desertion. Tolby is no longer resisted in the confusion, and reunites with Silvia. Silvia questions if killing Bors and disrupting the society was the right thing to do, noting their advanced technology and efficient industries. Tolby counters that while the outside world lacks this productivity, the system relied on war to protect itself. They both resolve that the debate is moot, as Bors is dead and the system will decay without his knowledge, and that time was against him. The story ends with Fowler observing them as he secretly keeps three remaining synapse coils, "just in case the times change."
Characters in "The Last of the Masters"
The following is a list of the main characters of "The Last of the Masters", and the groups to which they hold allegiance.
The pocket state
The world's last government is a pocket state, hidden in a remote mountain valley. The state is tightly centralized around the world's last government robot, Bors, and bureaucratically managed for optimum efficiency in all sectors of the economy and military. The effect is "an accurate and detailed reproduction of a society two centuries gone." The reproduction is also complete with advanced technology found nowhere else on earth, such as futuristic jets and hand-held "vidscanners". All of the details, blueprints, and plans for the society were designed with the data contained within Bor's memory units, and as such, the entire society is totally dependent upon his leadership.
; Bors: The title character, Bors is the last "government robot", an artificially intelligent machine who displays a degree of emotion and even psychological complexity. Described as male, he was damaged and in transport for repairs when the anarchist revolution began 200 years prior, allowing him to survive in hiding. Within his memory banks he holds the last records of advanced science and technology, using them to guide his society at high efficiency. Bors is a benevolent dictator, operating according to utilitarian principals. Though he wields hegemonic control over his society, he views his dictatorship as the last bastion of humanity's scientific progress, and views himself as a guardian who oversees and protects it. His body has begun to break down due to his age: his legs no longer work, and his motor system will be irreparable in a matter of months, causing full paralysis to take place in under a year. The only part of his body which has survived the wear of time are five irreplaceable "synapsis-coils", which store his vast knowledge of science. This causes him to privately despair that he will soon die, taking this knowledge with him. He also becomes increasingly paranoid, fearing to trust a loyal assistant, Peter Green. The only human he confides in is Fowler, his personal mechanic.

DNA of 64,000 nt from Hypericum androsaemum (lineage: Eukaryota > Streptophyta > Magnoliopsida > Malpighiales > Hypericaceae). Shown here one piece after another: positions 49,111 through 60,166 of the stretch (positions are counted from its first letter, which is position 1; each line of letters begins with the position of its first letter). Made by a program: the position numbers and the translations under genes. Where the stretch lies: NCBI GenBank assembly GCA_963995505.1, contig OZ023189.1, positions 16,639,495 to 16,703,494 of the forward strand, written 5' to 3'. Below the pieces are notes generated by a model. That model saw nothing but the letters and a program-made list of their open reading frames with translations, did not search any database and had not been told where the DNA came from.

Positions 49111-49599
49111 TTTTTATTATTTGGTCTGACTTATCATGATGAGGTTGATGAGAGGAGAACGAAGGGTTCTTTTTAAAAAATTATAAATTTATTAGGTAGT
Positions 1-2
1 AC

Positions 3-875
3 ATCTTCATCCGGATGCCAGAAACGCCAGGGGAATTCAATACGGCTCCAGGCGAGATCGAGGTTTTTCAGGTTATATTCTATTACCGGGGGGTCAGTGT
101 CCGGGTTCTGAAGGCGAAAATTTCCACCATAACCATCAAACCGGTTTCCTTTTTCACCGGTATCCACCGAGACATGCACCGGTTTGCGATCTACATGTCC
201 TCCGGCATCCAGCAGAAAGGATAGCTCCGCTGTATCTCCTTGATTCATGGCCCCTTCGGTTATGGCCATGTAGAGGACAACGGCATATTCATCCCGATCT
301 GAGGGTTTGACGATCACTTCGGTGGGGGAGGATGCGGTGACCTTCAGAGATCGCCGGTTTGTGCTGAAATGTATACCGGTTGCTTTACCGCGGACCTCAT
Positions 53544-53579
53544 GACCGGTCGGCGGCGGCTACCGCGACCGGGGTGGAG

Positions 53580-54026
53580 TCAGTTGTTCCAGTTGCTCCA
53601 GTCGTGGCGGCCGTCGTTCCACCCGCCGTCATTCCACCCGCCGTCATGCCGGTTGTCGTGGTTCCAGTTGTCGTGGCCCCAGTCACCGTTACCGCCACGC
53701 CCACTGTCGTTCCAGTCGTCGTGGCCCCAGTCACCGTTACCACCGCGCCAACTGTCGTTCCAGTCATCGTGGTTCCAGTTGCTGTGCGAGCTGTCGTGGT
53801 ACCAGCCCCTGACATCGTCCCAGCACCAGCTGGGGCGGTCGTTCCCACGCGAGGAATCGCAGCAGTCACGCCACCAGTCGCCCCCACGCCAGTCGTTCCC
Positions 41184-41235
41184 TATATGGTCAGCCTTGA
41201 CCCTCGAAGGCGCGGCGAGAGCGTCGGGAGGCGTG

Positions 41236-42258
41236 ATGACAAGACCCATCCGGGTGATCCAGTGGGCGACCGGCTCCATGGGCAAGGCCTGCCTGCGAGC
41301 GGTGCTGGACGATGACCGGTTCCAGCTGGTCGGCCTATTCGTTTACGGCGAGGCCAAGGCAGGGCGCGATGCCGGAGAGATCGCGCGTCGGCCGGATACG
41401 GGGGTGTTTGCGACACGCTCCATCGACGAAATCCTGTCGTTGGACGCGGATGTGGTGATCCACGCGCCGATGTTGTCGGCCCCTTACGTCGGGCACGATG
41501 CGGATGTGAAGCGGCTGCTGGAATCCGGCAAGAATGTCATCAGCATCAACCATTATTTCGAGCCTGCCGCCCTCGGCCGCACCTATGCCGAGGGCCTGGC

; Fowler: A personal assistant and mechanic to Bors, Fowler is a duplicitous and pessimistic figure. He privately recognizes that his society is stagnant and that its leader is becoming mentally unbalanced. He expresses cynicism regarding the subservient role humans in his society play to Bors. When Edward Tolby infiltrates the government headquarters, he chooses to betray Bors. Acknowledging that he couldn't personally kill Bors, but that "it's got to be done", he directs Tolby, kills Peter Green, and finally stands aside to let Tolby kill Bors. In the final scene of the story, Fowler secretly salvages three "synapsis-coils" from Bor's wreck, "just in case the times change."
; Peter Green: An assistant to Bors, Peter Green is among the few humans trusted to oversee his body while it is unconscious for repair. Though loyal to his leader, Bors becomes increasingly paranoid and begins to distrust Green. When Bors overreacts to the threat posed by the Anarchist League, Green insists that they are too disorganized to be of threat, but fails to convince Bors. Green's loyalty is ultimately proven when he stands as Bors' last defense against Edward Tolby, dying in the effort.
; Laura Davis: An undercover scout for the government, Laura lives in a small town 30 miles from the mountain valley that hides the pocket-government. When the Anarchist League sends three agents to investigate rumors its existence, she is ordered to engineer their deaths in a car wreck. Laura does so, but ironically she and her partner are also killed in the collision.
The Anarchist League
"The Anarchist League" is a global organization dedicated to seeking out and destroying governments. Established at some unknown point during or after the global revolt, they are organized around "League Camps", which dot the landscape. Members of the League are easily recognized by their "ironite staffs": metallic walking sticks which they are trained in using as weapons. These tools are a symbol of the League, "the walking Anarchists who patrolled the world on foot, the world's protection agency." In order to perpetually continue this nomadic lifestyle, League members receive social benefits. They are not required to pay any form of "tax"; can receive products and services for free by providing proof of membership to the League; and are generally highly respected and admired as the guardians of society. In order to join the League, recruits must pass an examination focusing on their knowledge of history and politics.
; Edward Tolby: An agent of the Anarchist League, Edward Tolby is the father of Silvia Tolby, and friend of Robert Penn. The trio are sent to investigate rumors of a government still in existence near a mountain valley. Upon entering a small town, Tolby provides exposition into the